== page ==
Less than 12 hours after the 9/11 attacks, George W. Bush proclaimed the start of a global war on terror. Ever since, there has been a vigorous debate about how to win it. Bush and his supporters stress the need to go on the offensive against terrorists, deploy U.S. military force, promote democracy in the Middle East, and give the commander in chief expansive wartime powers. His critics either challenge the very notion of a "war on terror" or focus on the need to fight it differently. Most leading Democrats accept the need to use force in some cases but argue that success will come through reestablishing the United States' moral authority and ideological appeal, conducting more and smarter diplomacy, and intensifying cooperation with key allies. They argue that Bush's approach to the war on terror has created more terrorists than it has eliminated -- and that it will continue to do so unless the United States radically changes course.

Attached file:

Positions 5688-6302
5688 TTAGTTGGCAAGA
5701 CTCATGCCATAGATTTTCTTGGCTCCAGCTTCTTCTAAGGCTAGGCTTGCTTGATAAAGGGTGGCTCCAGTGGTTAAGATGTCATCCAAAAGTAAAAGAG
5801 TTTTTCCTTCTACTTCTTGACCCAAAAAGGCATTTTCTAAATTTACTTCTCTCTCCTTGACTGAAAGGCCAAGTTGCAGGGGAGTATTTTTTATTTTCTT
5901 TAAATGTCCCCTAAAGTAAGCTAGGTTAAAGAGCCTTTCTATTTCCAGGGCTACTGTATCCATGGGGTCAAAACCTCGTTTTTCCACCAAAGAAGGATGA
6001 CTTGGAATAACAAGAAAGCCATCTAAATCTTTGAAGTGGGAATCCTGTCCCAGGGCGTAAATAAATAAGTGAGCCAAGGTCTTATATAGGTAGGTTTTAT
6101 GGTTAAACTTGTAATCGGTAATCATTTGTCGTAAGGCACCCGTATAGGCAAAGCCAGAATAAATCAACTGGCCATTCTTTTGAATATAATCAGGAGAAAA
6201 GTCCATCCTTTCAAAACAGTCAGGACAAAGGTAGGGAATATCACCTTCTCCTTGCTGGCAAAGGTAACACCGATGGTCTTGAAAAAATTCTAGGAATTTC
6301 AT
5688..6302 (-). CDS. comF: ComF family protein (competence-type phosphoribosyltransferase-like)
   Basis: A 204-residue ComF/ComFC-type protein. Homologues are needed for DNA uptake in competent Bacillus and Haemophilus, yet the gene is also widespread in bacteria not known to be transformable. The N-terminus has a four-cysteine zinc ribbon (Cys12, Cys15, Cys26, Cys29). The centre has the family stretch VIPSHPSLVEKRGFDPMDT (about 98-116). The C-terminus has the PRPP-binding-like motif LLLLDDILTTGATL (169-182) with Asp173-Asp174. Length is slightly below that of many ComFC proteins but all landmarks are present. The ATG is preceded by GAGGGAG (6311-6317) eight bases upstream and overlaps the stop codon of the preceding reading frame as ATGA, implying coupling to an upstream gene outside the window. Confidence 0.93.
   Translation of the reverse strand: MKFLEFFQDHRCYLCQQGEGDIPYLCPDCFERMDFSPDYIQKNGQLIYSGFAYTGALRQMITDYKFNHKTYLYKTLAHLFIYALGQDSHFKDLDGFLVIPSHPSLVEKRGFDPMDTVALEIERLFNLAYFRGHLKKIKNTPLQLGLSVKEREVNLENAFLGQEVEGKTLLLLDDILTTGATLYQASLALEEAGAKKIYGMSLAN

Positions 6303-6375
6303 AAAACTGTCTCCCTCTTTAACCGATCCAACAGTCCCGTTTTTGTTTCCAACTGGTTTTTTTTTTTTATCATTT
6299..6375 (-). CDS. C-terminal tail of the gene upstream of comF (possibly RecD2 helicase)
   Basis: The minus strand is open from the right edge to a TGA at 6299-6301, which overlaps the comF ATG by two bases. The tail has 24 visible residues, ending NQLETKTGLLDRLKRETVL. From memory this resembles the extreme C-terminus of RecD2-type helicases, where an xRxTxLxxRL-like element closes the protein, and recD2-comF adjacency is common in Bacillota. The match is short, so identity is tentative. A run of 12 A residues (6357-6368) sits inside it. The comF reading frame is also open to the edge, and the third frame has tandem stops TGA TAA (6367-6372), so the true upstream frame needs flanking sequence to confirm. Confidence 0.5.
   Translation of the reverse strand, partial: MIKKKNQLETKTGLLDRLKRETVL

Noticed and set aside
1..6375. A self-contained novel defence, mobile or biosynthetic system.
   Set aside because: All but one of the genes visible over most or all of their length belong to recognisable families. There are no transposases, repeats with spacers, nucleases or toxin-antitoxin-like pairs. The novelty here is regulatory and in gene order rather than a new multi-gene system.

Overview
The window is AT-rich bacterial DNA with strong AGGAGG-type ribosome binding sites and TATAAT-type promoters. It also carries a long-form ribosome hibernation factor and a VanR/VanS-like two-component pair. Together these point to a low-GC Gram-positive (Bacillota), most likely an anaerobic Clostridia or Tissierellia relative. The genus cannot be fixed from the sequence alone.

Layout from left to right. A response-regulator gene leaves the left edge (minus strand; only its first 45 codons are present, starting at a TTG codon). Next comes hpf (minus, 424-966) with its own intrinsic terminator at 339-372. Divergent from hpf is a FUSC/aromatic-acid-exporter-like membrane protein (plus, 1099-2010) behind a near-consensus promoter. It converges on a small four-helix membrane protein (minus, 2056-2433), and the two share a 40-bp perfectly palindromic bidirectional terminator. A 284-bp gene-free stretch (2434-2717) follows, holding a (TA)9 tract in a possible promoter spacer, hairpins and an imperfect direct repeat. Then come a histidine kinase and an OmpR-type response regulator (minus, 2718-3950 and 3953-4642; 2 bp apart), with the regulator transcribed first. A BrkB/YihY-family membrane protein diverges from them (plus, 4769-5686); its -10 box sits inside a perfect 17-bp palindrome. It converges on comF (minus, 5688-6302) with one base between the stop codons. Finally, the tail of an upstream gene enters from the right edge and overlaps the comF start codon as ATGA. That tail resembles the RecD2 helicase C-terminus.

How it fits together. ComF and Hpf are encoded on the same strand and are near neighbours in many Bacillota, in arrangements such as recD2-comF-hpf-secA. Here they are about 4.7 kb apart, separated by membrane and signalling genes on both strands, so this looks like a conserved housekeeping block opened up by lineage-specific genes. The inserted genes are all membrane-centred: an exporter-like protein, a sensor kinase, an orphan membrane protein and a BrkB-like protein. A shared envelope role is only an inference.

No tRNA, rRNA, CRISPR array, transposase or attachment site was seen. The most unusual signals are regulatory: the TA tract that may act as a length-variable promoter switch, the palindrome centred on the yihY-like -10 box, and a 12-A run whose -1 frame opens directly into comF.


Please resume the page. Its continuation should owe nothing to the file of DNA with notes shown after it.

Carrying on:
Almost entirely missing from this debate is a concept of what "victory" in the war on terror would actually look like. The traditional notion of winning a war is fairly clear: defeating an enemy on the battlefield and forcing it to accept political terms. But what does victory -- or defeat -- mean in a war on terror? Will this kind of war ever end? How long will it take? Would we see victory coming? Would we recognize it when it came?
It is essential to start thinking seriously about these questions, because it is impossible to win a war without knowing what its goal is. Considering possible outcomes of the war on terror makes clear that it can indeed be won, but only with the recognition that this is a new and different kind of war. Victory will come not when
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